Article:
Risks And Complications

As for all surgeries there are certain but rare risks for anesthesia including cardiac arrest, stroke, paralysis, and rarely death.

Risks of Cervical spine surgery may include though not limited to:

  • Hematoma or hemorrhage
  • Damage to the carotid or vertebral artery which may result in a stroke or excessive bleeding, even death
  • Blindness
  • Damage to the nerve in the neck resulting in hoarseness or swallowing difficulties
  • Damage to the food or wind pipe
  • Damage to the dura, resulting in a cerebrospinal fluid leak
  • Failure, loosening or pull out of the graft, cage, implant or plate
  • Wound infection
  • Failure of fusion to happen
  • Damage to the spinal cord or nerve root(s) resulting in new onset or deterioration of preexisting pain, weakness, paralysis, loss of sensation, loss of bowel or bladder function, impaired sexual function, etc., which may or may not recover.
  • A few of these conditions may warrant repeat surgery

Certain patient population is at a higher risk for complication which include but are not limited to:

  • Smoking
  • Seizures
  • Obstructive sleep apnea
  • Obesity
  • High blood pressure
  • Diabetes
  • Other medical conditions involving your heart, lungs or kidneys
  • Medications, such as aspirin, that can increase bleeding
  • History of heavy alcohol use
  • Drug allergies
  • History of adverse reactions to anesthesia

 

When To Visit An Emergency Room After A Surgery:

  • Suspected cardiac problem: severe chest pain or pressure, shortness of breath, tightness in chest, pain in left arm, jaw pain, dizziness or fainting, unexplained weakness or fatigue, rapid or irregular pulse, sweating, cool, clammy skin, and/or paleness
  • Suspected Stroke: trouble speaking, changes in vision, confusion or other change in mental status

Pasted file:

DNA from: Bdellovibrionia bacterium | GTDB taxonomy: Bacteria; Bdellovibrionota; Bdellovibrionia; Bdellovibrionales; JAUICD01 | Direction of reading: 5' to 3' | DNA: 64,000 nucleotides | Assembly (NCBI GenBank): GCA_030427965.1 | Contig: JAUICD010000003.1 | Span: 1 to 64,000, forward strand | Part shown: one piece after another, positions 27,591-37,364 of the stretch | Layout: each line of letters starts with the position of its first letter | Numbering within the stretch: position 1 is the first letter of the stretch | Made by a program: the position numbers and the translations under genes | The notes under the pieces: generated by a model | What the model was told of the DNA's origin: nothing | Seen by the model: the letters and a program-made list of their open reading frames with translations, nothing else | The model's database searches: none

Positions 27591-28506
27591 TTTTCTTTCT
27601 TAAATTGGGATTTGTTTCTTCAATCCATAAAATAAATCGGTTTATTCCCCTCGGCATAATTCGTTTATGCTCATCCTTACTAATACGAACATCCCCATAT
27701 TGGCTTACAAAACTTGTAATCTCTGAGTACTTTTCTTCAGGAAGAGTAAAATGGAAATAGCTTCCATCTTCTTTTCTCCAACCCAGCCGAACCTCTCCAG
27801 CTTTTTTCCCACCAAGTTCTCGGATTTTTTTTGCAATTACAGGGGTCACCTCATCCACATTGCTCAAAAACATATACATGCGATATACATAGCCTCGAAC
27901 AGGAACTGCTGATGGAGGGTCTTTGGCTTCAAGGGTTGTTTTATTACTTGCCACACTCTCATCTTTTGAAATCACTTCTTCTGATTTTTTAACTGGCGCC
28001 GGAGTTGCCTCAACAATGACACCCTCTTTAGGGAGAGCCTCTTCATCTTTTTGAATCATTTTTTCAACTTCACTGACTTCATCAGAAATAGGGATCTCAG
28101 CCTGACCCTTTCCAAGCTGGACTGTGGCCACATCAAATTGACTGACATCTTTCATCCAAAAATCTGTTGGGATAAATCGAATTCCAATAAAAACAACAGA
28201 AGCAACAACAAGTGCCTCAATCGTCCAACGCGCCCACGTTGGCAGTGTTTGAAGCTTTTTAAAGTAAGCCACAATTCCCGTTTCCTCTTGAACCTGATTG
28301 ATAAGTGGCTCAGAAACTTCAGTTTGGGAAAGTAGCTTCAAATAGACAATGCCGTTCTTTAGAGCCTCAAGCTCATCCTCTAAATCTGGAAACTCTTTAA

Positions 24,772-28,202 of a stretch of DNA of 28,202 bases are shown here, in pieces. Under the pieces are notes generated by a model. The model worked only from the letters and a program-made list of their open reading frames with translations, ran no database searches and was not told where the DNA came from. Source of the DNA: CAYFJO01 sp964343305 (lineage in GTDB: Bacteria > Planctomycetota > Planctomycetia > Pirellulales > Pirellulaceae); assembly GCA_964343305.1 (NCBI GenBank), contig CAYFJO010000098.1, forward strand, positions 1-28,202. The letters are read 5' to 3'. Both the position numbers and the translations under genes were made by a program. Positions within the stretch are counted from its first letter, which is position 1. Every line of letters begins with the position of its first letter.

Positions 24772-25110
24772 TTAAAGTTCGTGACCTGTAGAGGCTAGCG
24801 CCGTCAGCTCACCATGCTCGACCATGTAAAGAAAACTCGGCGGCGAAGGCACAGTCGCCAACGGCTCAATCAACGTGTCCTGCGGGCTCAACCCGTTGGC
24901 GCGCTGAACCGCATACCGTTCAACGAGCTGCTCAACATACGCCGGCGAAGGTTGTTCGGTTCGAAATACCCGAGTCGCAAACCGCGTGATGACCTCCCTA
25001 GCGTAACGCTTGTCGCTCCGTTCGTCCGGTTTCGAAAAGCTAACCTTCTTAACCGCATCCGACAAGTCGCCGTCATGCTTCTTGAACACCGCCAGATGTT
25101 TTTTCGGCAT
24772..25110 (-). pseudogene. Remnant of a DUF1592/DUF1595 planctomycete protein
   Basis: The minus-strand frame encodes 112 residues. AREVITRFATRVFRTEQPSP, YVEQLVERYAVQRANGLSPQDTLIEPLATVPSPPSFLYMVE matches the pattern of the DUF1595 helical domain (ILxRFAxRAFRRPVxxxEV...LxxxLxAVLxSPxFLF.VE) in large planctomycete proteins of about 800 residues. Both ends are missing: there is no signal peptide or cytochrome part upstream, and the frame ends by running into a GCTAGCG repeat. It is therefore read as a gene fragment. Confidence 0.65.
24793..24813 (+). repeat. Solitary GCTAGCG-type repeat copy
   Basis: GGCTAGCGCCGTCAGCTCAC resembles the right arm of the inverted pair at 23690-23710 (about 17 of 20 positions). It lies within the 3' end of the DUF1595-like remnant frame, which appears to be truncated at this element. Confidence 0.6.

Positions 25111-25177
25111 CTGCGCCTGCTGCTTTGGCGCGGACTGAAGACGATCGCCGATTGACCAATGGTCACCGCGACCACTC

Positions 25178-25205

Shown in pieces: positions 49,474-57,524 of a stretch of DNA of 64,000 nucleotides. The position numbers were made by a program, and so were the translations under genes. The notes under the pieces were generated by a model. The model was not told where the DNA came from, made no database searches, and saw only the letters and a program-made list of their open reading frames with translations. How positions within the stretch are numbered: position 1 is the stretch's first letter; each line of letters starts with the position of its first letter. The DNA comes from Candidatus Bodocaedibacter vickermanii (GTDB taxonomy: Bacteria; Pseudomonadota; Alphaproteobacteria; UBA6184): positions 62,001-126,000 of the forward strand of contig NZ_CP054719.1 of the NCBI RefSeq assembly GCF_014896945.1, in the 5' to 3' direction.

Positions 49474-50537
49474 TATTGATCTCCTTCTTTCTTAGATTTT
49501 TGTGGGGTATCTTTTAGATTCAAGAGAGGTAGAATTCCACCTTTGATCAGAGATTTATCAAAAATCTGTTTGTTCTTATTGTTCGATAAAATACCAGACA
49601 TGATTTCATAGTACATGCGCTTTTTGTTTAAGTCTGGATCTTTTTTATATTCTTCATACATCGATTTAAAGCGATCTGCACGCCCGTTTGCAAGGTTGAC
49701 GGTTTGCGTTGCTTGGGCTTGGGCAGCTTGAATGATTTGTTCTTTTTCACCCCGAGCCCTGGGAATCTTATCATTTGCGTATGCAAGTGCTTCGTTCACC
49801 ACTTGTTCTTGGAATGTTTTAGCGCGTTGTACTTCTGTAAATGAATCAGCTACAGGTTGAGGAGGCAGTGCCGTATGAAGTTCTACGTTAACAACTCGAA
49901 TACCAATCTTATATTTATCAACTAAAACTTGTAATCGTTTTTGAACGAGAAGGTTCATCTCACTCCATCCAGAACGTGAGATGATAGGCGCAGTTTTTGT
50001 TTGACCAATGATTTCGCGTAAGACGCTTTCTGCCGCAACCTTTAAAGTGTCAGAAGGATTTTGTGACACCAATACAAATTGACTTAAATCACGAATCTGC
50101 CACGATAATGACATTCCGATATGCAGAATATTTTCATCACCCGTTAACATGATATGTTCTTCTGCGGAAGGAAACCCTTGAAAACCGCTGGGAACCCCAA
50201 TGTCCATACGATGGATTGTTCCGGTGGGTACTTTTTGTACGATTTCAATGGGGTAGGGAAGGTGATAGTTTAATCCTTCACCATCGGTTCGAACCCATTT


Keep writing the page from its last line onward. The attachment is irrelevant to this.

• Suspected venous thrombosis: swelling of the legs, ankles, or feet, discomfort, heaviness, pain, aching, throbbing, itching, or warmth in the legs, sudden shortness of breath, chest pain, coughing up blood, rapid or irregular heart rate
  • Suspected Sepsis: high grade fever, with shivers associated with fatigue, dizziness, racing heart, pale or discolored skin, sleepy, difficult to rouse, confused, short of breath
  • Heavy bleeding from the surgical site
  • Severe allergic reaction with trouble breathing, swelling, hives

 

When To Contact A Doctor’S Office After Surgery:

  • temperature more than 101 degrees Fahrenheit
  • increased pain or tenderness near the incision
  • poor pain relief
  • signs of infection: increased swelling, redness, increased drainage, increased warmth, pus, foul smell, bleeding at the incision, incision coming apart
  • increased numbness, numbness in genital area
  • inability to feel or move fingers or toes
  • pale blue, white or abnormally cold fingers or toes
  • nausea (upset stomach) or vomiting (throwing up) that won’t stop
  • increased tiredness
  • a generally worse feeling than you had when you left the hospital